The bishop’s comments come in apparent response to recent statements made by Melinda Gates, wife of billionaire tech mogul Bill Gates, claiming that the nuns who manage the Ursuline Academy of Dallas, where she once attended high school, were supportive of her plan to begin a global contraceptive campaign. [Gates also claims to have wrestled with her conscience over this issue.  But when she got the worldly affirmation of the sisters at Ursuline, isn’t it likely that any remaining doubts evaporated?  Now that the alternative magisterium has spoken, she’s unlikely to have any qualms about her nefarious plot]

Gates recently told Newsweek magazine that she intends to raise $4 billion to distribute contraceptives to 120 million women in poor countries by 2020. She emphasizes the injectable drug Depo-Provera, which can cause abortions by preventing the implantation of a newly-conceived human life in the uterine wall. It is also associated with a host of medical problems, including osteoporosis, cervical cancer, and even memory loss. It contains a black label warning from the FDA. [It is a serious carcinogen, among other things]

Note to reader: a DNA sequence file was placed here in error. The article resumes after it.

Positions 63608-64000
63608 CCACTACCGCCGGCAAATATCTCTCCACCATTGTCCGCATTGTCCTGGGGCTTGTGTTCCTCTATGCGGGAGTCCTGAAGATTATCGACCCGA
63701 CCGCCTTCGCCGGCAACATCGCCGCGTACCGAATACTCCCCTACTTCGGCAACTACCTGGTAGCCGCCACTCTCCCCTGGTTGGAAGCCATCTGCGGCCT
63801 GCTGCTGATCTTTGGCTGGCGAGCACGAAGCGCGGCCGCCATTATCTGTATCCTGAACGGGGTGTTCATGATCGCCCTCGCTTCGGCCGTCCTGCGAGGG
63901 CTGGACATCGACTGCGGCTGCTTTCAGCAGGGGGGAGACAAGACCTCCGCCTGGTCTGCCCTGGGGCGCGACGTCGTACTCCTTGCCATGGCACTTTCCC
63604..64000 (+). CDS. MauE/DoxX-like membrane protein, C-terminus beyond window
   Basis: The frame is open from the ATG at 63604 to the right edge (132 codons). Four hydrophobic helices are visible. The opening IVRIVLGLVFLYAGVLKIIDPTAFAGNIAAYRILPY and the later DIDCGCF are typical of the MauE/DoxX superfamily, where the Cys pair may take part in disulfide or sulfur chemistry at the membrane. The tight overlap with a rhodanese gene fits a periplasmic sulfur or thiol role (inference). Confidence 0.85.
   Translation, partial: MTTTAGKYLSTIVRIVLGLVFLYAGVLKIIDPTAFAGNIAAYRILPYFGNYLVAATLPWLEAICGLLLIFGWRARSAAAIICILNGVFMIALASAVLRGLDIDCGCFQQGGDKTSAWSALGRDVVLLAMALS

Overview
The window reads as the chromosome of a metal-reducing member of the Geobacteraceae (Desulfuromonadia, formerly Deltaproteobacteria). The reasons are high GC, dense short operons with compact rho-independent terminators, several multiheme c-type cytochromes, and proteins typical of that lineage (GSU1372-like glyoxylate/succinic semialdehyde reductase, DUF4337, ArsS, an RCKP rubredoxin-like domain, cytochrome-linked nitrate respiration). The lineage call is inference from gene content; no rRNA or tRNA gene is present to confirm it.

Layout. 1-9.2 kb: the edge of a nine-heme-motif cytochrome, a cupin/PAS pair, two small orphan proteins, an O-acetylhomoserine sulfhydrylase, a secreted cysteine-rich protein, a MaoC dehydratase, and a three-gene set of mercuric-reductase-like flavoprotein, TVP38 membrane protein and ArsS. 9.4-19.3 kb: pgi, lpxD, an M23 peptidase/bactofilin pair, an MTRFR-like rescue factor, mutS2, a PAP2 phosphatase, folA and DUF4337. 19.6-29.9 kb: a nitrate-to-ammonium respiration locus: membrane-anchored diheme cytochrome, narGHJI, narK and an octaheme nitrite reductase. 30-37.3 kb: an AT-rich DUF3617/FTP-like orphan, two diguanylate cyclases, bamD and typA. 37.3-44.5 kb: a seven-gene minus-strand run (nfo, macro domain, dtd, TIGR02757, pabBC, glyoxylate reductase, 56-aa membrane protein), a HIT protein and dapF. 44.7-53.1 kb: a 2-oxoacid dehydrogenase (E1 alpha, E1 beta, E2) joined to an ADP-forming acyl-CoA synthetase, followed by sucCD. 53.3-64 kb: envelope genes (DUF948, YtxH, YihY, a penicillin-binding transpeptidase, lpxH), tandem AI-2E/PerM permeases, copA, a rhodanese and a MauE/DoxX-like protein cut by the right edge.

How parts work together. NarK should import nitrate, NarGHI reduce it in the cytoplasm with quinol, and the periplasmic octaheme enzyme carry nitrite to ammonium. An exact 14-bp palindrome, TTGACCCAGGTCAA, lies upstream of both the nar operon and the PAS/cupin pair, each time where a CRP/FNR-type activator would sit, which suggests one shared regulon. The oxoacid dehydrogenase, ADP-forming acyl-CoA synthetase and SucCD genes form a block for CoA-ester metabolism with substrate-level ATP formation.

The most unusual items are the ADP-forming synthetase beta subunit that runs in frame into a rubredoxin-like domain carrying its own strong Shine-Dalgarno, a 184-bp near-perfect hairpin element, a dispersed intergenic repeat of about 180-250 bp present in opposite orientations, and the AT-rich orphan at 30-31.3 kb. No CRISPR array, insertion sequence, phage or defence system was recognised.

According to Gates, the nuns at her old school were delighted to hear about her plans to initiate a global contraceptive campaign and contacted her to tell her: “We’re all for you. We know this is a difficult issue to speak on, but we absolutely believe that you’re living under Catholic values.”

“Living Catholic values” by repudiating one of the core beliefs of the Church.  So, then, Stalin, Hitler, Beria, Deng Xiaoping, etc., were also “living Catholic values” when they instituted massive contraception/abortion campaigns in their countries/occupied territories?  Or is this another case of the uncatholic error that all that matters are one’s intentions, and not the actual act committed?  

So, we have an initial response from Bishop Farrell making plain what the Church believes.  But we have no direct repudiation of the actions of the Ursuline sisters, as yet.  Nor any systemic changes to help prevent such great scandals in the future.  But, there may be forthcoming statements and/or actions taken in this matter.  I pray there are.